GLADWIN COUNTY (WJRT) - (5/21/2020) - More than 30 streets are washed out and two bridges are done in Gladwin County. But, the County is not included in the state of emergency.
“I feel very badly about what happened in Midland, but it started in Gladwin County. That’s where the flood started,” Gladwin County’s Board of Commissioners Chair, Sharron Smith, said.
She and other County officials are urging the state not to forget them.
Gladwin County is reporting more than 30 roads have washed out, two bridges are gone and hundreds have been displaced. Smith estimated the County is facing millions of dollars in damage.
“Good Lord bless us nobody died. Excuse me,” Smith cried. “But, this is, this is so desperately important. We have people that need help."
Gladwin County has asked to be a part of the state’s disaster declaration; but, Smith said they have yet to hear back from the Governor’s Office.
Smith said the road closures are preventing several hundred people from getting the help they need. Unable to make it to a shelter, they’re trapped in their once flooded, now destroyed homes.
Smith wants to see the National Guard helping out, just like they’ve been asked to do in Midland County.
Sheriff Mike Shea explained his deputies have worked with surrounding counties' to create a plan if an emergency happens in an area not easily accessible due to the road closures.
The Sheriff said he understands how frustrating it is to get around right now; but, he’s asking the community to stop moving the 'Road Closed' signs and blowing through them.
‘Even though these bridges and structural environments seem to be intact, based on the foundation and abutments they are not,” the Sheriff said. “They are certainly not there and professionals have looked at those already from MDOT through our Road Commission, who is doing a fantastic job."
The Sheriff added if you can, just stay off the roads entirely.
Now, he does understand some people are having to make trips to Secord Lake and Smallwood Lake to get their boats off the water. They have three days to remove them.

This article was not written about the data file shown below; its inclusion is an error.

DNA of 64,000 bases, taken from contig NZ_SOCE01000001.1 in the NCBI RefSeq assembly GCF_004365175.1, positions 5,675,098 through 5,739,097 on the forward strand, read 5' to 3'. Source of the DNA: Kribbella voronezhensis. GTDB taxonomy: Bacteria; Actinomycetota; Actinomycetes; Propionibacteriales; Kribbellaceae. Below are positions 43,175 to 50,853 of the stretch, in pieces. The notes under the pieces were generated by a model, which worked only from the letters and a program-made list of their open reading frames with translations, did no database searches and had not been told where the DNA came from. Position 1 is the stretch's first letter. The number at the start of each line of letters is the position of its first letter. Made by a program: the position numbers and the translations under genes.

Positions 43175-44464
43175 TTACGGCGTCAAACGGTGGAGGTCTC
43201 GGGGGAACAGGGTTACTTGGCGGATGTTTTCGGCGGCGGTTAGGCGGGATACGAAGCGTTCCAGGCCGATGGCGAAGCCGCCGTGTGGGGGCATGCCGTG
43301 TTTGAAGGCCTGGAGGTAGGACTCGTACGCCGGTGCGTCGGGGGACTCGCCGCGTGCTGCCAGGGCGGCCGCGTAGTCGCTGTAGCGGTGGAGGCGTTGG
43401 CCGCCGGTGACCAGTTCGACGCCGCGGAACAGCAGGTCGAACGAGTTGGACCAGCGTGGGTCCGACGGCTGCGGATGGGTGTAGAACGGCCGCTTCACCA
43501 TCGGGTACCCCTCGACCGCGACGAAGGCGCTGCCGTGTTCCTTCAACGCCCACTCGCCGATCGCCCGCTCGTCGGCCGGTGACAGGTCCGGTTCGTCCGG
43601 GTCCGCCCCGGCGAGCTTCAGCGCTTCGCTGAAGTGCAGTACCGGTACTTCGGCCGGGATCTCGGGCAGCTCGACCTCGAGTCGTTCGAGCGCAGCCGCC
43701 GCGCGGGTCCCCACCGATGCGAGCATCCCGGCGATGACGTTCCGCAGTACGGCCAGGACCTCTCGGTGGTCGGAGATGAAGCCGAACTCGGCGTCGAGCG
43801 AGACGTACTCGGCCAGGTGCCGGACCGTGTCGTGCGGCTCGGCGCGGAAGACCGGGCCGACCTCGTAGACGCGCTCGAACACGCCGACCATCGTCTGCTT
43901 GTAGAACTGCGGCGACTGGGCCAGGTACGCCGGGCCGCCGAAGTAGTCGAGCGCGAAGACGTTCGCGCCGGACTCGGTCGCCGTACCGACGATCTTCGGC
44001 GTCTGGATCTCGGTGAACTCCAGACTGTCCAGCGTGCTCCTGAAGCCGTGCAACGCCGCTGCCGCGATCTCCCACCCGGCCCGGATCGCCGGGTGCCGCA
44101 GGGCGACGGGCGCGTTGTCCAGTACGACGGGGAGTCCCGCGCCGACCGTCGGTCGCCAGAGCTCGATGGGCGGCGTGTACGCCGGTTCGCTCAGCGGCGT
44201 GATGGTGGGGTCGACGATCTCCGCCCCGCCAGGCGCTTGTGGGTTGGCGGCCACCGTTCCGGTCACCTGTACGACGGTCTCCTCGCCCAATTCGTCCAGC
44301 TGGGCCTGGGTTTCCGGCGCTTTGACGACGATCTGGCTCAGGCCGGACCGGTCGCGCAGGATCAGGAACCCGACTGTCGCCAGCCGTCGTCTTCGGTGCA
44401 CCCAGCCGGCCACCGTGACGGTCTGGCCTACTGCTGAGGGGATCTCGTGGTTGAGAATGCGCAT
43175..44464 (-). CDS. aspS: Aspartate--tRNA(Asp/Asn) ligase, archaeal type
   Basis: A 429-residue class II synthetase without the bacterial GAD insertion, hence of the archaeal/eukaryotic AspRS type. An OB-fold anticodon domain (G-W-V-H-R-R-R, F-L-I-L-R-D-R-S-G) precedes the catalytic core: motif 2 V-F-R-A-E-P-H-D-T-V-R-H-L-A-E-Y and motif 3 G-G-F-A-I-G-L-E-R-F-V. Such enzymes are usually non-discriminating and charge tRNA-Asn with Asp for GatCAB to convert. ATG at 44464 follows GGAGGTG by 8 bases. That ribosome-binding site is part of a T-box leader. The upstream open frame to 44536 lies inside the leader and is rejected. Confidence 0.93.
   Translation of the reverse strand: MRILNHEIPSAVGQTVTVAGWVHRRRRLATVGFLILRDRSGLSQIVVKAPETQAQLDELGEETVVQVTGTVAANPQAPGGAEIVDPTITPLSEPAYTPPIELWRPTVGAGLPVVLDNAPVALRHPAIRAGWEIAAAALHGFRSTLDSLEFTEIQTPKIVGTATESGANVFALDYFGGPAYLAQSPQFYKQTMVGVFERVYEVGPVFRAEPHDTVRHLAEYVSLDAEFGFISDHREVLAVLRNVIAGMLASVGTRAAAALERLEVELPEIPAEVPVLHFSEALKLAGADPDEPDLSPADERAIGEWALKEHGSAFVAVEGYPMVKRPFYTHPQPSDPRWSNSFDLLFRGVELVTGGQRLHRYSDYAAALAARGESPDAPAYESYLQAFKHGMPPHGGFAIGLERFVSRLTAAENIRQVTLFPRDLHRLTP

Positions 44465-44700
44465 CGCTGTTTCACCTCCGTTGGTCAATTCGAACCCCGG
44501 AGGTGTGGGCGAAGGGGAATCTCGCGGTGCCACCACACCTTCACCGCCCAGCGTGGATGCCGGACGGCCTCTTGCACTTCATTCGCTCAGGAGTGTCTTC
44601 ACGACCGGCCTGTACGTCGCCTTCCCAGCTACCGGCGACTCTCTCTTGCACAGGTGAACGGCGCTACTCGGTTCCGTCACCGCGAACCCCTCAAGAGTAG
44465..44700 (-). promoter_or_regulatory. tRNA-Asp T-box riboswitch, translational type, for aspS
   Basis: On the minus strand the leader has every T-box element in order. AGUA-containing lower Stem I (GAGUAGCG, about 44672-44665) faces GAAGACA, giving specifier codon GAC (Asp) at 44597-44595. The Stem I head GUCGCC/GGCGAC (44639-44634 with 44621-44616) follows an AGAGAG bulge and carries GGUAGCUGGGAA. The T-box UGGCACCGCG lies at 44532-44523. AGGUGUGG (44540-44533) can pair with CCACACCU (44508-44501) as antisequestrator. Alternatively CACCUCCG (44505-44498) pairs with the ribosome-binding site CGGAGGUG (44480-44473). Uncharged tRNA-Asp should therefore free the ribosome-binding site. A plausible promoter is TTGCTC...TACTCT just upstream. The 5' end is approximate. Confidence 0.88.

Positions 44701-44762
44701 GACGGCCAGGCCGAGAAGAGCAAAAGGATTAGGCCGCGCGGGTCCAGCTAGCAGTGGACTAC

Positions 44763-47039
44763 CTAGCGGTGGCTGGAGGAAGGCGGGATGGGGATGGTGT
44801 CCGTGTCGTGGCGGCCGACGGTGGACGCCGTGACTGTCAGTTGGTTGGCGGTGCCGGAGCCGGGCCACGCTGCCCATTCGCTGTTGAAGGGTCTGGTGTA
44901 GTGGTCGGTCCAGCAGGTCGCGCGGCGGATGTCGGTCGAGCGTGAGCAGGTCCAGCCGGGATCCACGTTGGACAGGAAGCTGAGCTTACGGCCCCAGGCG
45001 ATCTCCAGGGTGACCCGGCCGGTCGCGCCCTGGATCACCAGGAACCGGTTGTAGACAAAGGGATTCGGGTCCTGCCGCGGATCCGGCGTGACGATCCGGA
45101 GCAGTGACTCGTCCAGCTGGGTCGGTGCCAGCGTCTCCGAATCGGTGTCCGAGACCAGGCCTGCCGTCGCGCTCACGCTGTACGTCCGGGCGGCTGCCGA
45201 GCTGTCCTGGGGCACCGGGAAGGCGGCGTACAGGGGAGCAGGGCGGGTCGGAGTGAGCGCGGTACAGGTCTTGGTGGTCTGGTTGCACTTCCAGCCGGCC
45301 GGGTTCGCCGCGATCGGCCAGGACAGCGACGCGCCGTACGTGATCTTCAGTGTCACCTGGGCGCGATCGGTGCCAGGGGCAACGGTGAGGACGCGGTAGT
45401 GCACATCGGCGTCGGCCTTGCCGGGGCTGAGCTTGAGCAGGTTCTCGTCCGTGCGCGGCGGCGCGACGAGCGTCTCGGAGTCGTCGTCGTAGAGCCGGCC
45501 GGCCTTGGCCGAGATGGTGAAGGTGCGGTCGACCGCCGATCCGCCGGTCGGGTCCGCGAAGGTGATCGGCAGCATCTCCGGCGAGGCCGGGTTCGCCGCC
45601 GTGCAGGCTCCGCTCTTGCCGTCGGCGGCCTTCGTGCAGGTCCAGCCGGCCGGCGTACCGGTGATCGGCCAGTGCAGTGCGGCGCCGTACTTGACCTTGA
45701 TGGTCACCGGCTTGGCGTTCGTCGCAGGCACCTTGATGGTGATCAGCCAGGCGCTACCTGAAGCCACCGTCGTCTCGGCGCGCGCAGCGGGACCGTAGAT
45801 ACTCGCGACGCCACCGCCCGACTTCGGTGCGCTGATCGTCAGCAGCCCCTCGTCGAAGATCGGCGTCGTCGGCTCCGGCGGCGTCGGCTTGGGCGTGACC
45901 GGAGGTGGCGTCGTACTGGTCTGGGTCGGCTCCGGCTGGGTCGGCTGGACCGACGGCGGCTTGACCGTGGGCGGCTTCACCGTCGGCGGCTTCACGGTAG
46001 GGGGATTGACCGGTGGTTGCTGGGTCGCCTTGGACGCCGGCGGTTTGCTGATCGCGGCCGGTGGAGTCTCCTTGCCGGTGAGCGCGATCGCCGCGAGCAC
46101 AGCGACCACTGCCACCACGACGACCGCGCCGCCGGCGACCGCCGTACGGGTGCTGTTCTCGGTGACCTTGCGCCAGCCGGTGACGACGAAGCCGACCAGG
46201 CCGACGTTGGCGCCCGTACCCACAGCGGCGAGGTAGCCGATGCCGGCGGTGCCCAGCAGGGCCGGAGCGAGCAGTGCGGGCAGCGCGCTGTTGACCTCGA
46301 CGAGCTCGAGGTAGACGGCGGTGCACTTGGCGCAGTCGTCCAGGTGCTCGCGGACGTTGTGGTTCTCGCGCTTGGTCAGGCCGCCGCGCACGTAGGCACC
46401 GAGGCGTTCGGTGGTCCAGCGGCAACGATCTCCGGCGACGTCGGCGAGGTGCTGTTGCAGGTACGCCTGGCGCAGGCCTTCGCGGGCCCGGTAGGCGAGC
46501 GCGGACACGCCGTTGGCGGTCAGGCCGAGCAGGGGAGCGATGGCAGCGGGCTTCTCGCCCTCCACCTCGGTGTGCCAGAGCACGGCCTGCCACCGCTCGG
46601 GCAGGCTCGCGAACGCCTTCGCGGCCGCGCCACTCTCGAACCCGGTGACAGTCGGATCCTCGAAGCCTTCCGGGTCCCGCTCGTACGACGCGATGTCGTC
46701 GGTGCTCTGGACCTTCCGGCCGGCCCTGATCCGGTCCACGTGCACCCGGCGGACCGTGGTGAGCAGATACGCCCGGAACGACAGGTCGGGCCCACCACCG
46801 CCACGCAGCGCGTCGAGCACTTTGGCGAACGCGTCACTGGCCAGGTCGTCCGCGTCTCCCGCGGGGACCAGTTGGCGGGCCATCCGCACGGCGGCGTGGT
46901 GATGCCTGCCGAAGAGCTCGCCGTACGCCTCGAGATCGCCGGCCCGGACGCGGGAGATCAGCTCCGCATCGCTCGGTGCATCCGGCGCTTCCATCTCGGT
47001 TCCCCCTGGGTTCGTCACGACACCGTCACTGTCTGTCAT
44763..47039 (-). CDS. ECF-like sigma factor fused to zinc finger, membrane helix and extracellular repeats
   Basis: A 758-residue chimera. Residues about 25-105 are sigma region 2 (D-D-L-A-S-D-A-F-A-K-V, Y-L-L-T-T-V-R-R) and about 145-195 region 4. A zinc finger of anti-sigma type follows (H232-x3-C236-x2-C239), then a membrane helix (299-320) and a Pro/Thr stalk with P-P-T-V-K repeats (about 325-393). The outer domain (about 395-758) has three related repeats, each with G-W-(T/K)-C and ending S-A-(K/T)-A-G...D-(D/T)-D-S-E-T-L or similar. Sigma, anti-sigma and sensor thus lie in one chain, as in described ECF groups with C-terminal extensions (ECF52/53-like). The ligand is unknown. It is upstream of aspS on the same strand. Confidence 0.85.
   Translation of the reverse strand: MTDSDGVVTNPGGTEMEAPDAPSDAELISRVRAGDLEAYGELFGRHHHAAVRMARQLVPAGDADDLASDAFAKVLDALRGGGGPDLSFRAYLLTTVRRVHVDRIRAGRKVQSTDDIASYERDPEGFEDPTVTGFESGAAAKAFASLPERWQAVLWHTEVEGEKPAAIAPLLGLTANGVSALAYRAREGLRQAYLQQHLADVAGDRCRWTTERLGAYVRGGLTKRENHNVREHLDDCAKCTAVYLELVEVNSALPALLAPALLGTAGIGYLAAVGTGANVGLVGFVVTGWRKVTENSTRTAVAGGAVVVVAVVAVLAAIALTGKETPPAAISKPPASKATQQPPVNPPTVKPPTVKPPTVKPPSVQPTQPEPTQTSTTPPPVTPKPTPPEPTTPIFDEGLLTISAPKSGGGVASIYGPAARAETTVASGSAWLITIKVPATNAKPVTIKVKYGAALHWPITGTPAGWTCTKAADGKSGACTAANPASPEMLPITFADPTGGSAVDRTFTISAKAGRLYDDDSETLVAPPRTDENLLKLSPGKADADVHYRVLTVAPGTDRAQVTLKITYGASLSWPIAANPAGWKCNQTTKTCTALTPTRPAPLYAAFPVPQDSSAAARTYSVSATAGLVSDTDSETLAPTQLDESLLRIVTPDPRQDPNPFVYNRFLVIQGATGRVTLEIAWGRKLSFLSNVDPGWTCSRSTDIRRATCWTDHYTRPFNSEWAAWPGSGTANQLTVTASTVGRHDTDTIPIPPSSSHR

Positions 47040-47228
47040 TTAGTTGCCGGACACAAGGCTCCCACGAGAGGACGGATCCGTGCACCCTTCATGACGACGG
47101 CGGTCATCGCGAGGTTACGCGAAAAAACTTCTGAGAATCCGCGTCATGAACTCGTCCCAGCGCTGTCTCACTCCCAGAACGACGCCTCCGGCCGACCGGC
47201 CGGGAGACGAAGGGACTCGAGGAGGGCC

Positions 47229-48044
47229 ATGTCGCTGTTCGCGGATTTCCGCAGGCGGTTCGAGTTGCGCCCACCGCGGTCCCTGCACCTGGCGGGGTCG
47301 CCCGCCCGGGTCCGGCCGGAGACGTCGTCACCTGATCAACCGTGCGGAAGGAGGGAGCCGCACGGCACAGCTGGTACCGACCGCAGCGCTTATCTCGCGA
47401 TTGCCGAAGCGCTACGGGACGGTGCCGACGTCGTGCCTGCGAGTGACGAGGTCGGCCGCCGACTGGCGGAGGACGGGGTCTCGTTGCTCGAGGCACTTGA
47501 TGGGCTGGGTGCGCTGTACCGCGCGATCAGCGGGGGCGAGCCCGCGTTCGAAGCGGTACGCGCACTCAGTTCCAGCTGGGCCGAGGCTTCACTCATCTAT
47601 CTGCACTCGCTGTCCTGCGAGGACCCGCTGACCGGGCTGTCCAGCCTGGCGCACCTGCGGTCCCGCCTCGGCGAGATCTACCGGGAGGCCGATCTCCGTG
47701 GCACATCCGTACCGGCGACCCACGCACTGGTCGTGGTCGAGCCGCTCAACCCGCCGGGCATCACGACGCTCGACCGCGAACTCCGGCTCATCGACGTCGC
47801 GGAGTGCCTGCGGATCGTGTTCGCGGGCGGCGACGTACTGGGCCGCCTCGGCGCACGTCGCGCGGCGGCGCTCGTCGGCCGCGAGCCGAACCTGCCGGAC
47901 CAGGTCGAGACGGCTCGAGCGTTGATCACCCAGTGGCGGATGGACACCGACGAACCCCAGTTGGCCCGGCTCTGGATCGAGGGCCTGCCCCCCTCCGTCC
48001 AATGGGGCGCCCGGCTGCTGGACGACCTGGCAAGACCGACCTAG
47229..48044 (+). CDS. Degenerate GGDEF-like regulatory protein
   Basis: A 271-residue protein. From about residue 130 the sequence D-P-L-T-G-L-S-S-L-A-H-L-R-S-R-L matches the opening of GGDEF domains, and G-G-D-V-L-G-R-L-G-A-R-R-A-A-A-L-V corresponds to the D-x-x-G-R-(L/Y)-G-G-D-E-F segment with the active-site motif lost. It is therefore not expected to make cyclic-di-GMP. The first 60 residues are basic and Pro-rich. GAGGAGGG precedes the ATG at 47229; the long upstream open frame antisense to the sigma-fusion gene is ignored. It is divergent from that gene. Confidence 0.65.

Since 8 a.m. Thursday, federal and county officials, along with operation employees from Boyce Hydro, who owns the dam, have been slowly lowering the water levels at both lakes.
Once the water level is low enough, they plan to inspect the Secord and Smallwood dams.
“Get your boats, get them out of the water because by -- within three days, that is going to be down and you're not going to be able to go out," Smith said.
The County’s Emergency Manager said the lakes will be lowered 7 inches per day. He added the Tittabawassee River could go back to its origin.
When that happens, County officials are urging you to stay out of it.
The Secord and Smallwood Lakes are expected to look like the shocking images of Wixon Lake, a little ways down stream.
And, it's not clear how long these lakes will look like that either, especially if repairs are needed.
The County decided to do these inspections after the Edenville dam was destroyed Tuesday.
The Federal Government warned of a possible failure two years ago, even revoking the owner's license to produce power from the dam. Boyce Hydro owns four dams along the Tittabawassee River.
ABC12 has reached out multiple times to the company's co-owner, Lee Mueller; but, he has not returned our calls.
"Thank God nobody died,” Smith said. “And that's due to Gladwin County's Emergency Manager and Midland County's Emergency Manager having a ‘disaster if the dams fail drill’ last fall. They knew what had to be done."